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# Corydon, Indiana

Town of Corydon, Indiana
Town
Downtown Corydon Indiana viewed from the Pilot Knob in the Hayswood Nature Reserve
Location in the state of Indiana
Coordinates:
Country United States
State Indiana
County Harrison
Township Harrison
Area
• Total 1.6 sq mi (4.1 km2)
• Land 1.6 sq mi (4.1 km2)
• Water 0.0 sq mi (0.0 km2)
Elevation 587 ft (179 m)
Population (2010)
• Total 3,122
• Density 1,708/sq mi (659.3/km2)
Time zone EST (UTC-5)
• Summer (DST) EDT (UTC-4)
ZIP code 47112
Area code(s) 812
FIPS code 18-15256[1]
GNIS feature ID 0433003[2]

Corydon is a town in Harrison Township, Harrison County, Indiana, United States. It was founded in 1808. Corydon was the second capital of the Indiana Territory, from May 1, 1813, until December 11, 1816. When Indiana became a US state in 1816, Corydon became Indiana's first state capital. On January 10, 1825 the capital moved to Indianapolis. The town remains the county seat of Harrison County.[3] It had a population of 3,122 at the 2010 census.

## History

Corydon was part of the land captured for the United States by George Rogers Clark from the British during the American Revolution.

In the early 1800s, Edward Smith and his family settled on the site of today's county fairgrounds. William Henry Harrison, Governor of the Indiana Territory, often stopped to rest at their home while travelling to and from Vincennes. Harrison decided to build a town there and asked Edward Smith's daughter, Jenny, to name it. She chose the name Corydon from Harrison's favorite hymn, the Pastoral Elegy.[4]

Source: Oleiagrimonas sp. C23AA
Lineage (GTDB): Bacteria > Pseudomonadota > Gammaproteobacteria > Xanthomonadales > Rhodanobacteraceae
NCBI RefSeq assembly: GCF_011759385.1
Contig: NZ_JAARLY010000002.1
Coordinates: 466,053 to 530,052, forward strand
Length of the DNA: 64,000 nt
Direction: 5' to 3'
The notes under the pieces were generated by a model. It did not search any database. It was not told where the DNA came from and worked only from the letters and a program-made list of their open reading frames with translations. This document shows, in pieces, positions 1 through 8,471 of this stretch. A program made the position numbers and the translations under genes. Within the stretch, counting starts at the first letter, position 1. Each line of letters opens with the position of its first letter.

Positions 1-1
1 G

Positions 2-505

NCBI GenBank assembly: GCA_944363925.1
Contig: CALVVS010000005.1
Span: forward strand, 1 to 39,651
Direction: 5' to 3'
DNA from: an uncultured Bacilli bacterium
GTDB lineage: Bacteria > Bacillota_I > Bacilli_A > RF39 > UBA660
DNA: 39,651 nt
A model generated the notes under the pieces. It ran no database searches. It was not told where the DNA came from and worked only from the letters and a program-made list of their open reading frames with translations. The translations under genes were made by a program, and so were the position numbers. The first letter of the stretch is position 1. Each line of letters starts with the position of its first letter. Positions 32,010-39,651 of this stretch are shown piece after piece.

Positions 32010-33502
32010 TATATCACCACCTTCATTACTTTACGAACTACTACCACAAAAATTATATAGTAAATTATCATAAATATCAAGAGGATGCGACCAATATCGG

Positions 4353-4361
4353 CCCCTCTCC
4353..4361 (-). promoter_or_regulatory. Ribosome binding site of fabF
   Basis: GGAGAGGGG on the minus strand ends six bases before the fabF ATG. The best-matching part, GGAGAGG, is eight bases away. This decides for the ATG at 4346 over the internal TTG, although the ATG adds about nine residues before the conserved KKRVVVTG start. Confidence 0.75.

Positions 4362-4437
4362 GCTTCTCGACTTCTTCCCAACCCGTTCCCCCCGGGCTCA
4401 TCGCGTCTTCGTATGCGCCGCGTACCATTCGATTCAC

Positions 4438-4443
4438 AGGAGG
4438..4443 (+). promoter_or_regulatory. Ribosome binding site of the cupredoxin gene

### Early history

Old Capitol Building in downtown Corydon.

Harrison sold the town site to Harvey Heth in 1808, a government surveyor and large landowner. Heth donated the town square for public use, and sold individual lots to settlers and the government.[4] In 1809, Corydon was joined by road to Doup's Ferry, 15 miles (24 km) to the south in Mauck's Port. This gave access to the Ohio River for trade. Corydon sent a mounted militia company company nicknamed the Yellow Jackets to support the US army in the War of 1812. They fought in the Battle of Tippecanoe.

Corydon, Madison and Jeffersonville all wanted to be the new capital of the territory, but Corydon was more central to the population of the newly reorganized Indiana Territory.[4] Corydon became the second capital of the Indiana Territory on May 1, 1813, when it was moved there from Vincennes. When Indiana became the 19th US state on 11 December 1816, Corydon became the state capital of Indiana.[5] The first state capitol building made using limestone from a nearby quarry, was built from 1814-1816.[6] The Governor's Mansion and First State Office Building were built in 1817. The Grand Masonic Lodge, the first in the state, was built in 1819.

The state's first constitution was written in Corydon during June 1816. The 43 delegates, representing Indiana Territory's counties, met in the Harrison County Courthouse. Because of cramped conditions inside the courthouse and the summer heat, they often met outside under a giant elm tree next to Big Indian Creek. This tree is now known as the Constitution Elm, and its trunk is still preserved.[6]